Report finds veterans being put at 'unnecessary risk' at DC's VA medical center

A new report by the VA inspector general that says the Washington DC Veterans Affairs Medical Center has several alarming problems and is placing patients at unnecessary risk has led to the removal of its medical director from his position.

The VA Office of the Inspector General's Rapid Response team came to the medical center on March 29 to begin its investigation and also returned for another visit last week.

According to the preliminary report released on Wednesday, it was found the medical center ran out of supplies needed for patient procedures and had to borrow them from a private hospital.

The team also found no effective inventory system to manage supplies and medical equipment used for patients. More than $150 million of equipment had reportedly not been inventoried in the last year and were unaccounted for.

The report also says 18 of the 25 sterile satellite storage areas for supplies were dirty and there was no system in place to ensure recalled products were not used on patients.

The inspector general report says in part, "Although our work is continuing, we believed it important to publish this Interim Summary Report given the exigent nature of the issues we have preliminarily identified and the lack of confidence in VHA to adequately and timely fix the root causes of these issues. At least some of these issues have been known to the Veterans Health Administration senior management for some time without effective remediation."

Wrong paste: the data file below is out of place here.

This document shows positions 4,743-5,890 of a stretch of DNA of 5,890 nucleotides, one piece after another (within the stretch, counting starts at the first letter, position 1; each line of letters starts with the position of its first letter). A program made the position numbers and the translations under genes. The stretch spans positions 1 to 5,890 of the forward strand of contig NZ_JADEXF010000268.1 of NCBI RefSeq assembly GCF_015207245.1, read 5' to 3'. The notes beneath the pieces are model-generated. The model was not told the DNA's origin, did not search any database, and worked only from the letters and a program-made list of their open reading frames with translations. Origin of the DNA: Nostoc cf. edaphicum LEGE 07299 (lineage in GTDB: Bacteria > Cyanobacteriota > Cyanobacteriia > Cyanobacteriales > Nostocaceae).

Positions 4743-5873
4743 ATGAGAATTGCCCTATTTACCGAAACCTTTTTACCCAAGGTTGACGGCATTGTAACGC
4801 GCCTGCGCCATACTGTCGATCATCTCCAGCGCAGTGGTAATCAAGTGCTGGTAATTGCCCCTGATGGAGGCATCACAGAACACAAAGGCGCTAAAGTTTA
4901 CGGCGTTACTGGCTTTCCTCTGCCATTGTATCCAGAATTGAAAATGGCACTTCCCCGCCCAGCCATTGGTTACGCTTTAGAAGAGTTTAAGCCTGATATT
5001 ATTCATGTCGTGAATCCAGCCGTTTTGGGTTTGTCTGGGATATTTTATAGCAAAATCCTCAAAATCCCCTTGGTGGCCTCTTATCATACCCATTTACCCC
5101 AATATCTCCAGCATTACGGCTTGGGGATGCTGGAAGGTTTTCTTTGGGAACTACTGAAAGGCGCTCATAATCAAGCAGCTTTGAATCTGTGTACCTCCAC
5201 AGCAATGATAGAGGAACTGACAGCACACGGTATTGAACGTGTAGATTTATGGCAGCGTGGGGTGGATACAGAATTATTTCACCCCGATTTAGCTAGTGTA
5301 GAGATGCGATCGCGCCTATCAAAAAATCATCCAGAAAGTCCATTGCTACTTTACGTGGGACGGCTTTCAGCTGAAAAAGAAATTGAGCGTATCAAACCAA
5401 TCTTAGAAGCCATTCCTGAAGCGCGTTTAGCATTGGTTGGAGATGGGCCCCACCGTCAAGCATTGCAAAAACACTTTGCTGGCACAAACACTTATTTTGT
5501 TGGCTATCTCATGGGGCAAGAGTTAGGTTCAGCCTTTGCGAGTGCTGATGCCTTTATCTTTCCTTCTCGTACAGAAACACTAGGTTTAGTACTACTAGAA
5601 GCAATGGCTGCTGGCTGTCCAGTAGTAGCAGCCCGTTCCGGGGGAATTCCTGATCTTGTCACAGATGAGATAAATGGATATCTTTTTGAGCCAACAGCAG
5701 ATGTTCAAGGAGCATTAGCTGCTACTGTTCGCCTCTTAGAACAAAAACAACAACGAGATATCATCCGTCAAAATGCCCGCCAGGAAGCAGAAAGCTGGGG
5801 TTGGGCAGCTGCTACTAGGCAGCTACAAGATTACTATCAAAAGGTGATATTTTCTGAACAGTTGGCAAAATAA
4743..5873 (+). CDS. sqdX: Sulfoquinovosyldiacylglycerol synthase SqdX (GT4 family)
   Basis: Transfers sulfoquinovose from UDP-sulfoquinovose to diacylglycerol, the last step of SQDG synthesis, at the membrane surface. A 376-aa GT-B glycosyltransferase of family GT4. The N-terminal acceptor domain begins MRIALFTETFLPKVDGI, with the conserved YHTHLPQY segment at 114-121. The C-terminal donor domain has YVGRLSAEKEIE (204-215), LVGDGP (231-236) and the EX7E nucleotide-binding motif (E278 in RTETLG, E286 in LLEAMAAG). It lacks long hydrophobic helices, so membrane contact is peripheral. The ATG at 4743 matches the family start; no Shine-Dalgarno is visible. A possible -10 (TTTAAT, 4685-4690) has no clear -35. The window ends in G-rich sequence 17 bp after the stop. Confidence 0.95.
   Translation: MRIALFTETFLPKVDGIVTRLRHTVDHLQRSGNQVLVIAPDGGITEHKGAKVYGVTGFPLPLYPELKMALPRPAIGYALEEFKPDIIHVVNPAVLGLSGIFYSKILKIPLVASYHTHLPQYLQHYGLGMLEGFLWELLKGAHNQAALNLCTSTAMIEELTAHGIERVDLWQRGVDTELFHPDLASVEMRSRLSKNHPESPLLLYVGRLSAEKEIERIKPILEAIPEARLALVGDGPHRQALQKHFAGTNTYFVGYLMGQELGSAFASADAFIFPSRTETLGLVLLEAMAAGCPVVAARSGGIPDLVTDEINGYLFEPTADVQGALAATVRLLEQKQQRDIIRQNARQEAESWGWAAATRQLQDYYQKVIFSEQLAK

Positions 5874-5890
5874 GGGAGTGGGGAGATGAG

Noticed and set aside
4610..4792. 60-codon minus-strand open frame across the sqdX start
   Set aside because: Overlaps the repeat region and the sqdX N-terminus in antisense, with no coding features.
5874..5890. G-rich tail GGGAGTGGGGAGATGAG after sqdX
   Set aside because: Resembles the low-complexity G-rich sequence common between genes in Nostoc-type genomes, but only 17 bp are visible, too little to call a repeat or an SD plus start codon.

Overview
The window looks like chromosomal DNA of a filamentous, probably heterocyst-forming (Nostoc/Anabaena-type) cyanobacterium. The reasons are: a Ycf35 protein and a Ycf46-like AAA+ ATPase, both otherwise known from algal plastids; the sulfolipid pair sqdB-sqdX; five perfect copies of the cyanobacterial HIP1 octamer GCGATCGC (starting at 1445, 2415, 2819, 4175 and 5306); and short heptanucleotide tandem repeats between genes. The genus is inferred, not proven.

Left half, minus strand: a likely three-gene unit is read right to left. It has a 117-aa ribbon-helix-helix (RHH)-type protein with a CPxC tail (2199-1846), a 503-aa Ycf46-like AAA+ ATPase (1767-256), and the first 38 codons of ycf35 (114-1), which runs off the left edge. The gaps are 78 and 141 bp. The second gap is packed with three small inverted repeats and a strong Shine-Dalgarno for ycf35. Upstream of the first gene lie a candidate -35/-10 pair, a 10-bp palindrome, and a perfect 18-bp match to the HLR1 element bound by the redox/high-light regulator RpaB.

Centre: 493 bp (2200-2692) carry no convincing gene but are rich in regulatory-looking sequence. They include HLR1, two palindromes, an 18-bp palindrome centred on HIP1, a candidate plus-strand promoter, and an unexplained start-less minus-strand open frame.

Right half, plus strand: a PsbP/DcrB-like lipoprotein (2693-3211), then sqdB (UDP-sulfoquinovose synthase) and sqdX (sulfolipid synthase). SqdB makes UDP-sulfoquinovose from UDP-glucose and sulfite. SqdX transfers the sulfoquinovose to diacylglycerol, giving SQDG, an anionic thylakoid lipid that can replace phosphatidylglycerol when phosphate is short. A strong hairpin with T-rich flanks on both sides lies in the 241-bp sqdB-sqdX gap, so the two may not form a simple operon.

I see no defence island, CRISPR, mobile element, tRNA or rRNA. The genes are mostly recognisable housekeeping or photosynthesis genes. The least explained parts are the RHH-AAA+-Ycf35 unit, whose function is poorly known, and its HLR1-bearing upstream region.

The VA said effective immediately, the director of the medical center, Brian Hawkins, has been relieved from his position. The VA said in a news release:

"The Department of Veterans Affairs reported earlier today that Dr. Charles Faselis has been named the acting Medical Center Director for the D.C. VA Medical Center.

"In naming Dr. Faselis as the acting director, VA was following a common line of succession.

"After further consideration, it was determined that naming an acting director from outside the facility would allow leadership to concentrate on addressing the many challenges identified in the OIG report, without compromising the ongoing internal review.

"Col. Lawrence Connell U. S. Army (Ret) has been named the Acting Medical Center Director for the D.C. VA Medical Center. Mr. Connell is currently serving as a Senior Advisor on policy matters focusing on development, adoption, and implementation of Department-wide programs and strategic issues.

"He served more than 30 years as an Army medical service officer including 15 years as a MEDEVAC Pilot as well as Chief Operating Officer, Pacific Regional Medical Command, Honolulu, Hawaii; Chief Executive Officer of Stuttgart (Germany) U.S. Army Medical Health Clinic; Commander of the 43rd Area Support Medical Battalion; and other medical-related staff positions.

"He holds a Master of Science in International Relations from Troy State University and Bachelor of Science from the University of Rhode Island."

Also on Wednesday, the VA unveiled a new website aimed at providing quality of care information at VA medical centers and will allow veterans to access average waiting times for services in their area.

"Veterans must have access to information that is clear and understandable to make informed decisions about their health care," said Secretary of Veterans Affairs Dr. David J. Shulkin. "No other health-care system in the country releases this type of information on wait times. This allows Veterans to see how VA is performing."